Beyond our seed-littered pond a small forest of bamboo grows wild.
Hear the wind-rustling like shaken paper? Bamboo.
Shabby and peeling but erect with greeny health? Bamboo.
“The zombie of tree-life? Bamboo”—La Rochefoucauld.

Not to require beauty for survival? Bamboo.
Not to require syntax for survival? Bamboo.
Not to require your permission for survival? Bamboo.

To be wild bamboo is to march in all directions simultaneously.
Like the expanding universe of legend.

Like grace marching into our lives, unbidden.
Sometimes recognized, more often hidden.

 

To be bamboo is to thrive as to be weed is to thrive.
To be weed is not to require another’s approval.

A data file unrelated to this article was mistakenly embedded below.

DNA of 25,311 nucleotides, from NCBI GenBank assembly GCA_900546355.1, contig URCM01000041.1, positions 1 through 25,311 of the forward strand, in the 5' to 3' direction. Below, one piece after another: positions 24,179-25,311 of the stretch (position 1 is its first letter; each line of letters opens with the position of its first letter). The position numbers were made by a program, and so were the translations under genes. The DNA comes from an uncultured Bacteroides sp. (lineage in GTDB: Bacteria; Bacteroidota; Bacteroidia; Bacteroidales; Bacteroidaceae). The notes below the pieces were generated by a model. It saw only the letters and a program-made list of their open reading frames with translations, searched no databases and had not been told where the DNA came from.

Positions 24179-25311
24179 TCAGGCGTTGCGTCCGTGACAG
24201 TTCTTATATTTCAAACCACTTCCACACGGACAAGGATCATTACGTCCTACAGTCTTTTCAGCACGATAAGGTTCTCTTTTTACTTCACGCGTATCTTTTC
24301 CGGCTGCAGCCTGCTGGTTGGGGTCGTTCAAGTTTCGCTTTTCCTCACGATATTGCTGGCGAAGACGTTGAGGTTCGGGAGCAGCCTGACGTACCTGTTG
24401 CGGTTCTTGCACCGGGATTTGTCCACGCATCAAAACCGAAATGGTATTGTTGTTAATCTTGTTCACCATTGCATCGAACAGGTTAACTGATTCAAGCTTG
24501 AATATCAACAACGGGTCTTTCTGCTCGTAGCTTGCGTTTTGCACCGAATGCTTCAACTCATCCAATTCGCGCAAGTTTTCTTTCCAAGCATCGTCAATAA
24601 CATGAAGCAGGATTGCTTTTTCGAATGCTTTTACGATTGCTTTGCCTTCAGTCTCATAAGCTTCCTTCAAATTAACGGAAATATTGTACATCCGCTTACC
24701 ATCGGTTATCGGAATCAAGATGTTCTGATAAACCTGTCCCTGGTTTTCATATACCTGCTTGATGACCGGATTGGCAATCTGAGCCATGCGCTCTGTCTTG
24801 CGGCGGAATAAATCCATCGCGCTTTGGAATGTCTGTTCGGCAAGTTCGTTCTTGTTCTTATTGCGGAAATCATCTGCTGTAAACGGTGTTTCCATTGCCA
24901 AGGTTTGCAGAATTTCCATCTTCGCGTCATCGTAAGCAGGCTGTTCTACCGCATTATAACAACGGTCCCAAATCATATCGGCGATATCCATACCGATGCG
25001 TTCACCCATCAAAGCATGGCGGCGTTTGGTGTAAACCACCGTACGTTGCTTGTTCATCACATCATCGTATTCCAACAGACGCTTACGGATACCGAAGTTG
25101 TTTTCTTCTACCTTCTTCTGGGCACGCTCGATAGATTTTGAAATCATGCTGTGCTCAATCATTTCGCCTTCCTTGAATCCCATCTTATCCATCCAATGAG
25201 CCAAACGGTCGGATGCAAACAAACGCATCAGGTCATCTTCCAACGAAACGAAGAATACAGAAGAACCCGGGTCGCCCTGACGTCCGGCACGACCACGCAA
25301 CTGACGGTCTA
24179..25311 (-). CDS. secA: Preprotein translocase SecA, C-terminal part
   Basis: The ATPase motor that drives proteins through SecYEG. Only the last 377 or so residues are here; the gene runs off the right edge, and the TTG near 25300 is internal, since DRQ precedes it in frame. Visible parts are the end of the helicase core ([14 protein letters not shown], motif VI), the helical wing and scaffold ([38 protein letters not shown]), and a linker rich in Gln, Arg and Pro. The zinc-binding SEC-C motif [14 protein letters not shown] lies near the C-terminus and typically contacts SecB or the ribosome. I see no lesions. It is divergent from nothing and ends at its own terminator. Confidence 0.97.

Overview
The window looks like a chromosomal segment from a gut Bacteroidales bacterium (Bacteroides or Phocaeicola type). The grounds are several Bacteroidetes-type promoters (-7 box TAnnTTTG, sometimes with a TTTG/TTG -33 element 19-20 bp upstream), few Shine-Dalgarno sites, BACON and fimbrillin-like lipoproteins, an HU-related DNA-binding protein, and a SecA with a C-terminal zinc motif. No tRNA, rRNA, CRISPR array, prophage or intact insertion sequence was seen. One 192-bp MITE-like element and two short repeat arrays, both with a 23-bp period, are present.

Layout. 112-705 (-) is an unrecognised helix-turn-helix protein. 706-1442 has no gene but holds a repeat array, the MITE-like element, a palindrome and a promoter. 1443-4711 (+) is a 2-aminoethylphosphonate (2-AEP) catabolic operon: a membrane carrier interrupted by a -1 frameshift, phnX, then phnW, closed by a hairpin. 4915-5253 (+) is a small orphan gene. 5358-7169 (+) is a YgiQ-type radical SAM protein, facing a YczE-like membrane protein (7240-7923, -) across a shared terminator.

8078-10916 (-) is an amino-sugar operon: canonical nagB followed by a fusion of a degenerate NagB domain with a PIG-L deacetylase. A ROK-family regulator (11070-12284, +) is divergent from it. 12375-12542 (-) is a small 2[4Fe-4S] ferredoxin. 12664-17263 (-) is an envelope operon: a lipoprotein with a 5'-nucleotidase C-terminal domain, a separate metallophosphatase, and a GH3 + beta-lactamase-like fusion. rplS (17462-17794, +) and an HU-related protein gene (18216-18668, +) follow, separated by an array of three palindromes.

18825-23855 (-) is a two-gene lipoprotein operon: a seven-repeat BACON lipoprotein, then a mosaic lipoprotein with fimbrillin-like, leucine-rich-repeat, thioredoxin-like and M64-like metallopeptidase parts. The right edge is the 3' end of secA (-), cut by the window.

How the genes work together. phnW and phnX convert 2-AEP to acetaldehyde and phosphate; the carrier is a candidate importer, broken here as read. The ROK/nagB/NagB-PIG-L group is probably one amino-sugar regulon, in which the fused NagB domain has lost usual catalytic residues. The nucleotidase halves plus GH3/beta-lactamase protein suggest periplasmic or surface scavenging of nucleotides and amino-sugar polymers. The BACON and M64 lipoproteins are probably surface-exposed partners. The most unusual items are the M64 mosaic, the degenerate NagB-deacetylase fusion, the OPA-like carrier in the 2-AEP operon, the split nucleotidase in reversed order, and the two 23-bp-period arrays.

To survive, a weed must be only a weed.

To be what you must be, weedy logic.

To be what another would wish you, cultivation.
“I became myself when I gave up pleasing others”—Goya.

To please others is a way of pleasing oneself.
But not the wisest way.

Bamboo marching by night!

 

I dreamed that wild bamboo grew in a corner of our bedroom.
Wild bamboo in our bed, in the marshy bedclothes.
My hair was roots and tendrils, my spine was a green rod.
Thrashing and writhing in wind
         as in the calculus of Eternity.

Yet bamboo, too, dies. What a mystery!

Like grace marching through our lives, unbidden.
Sometimes recognized, more often hidden.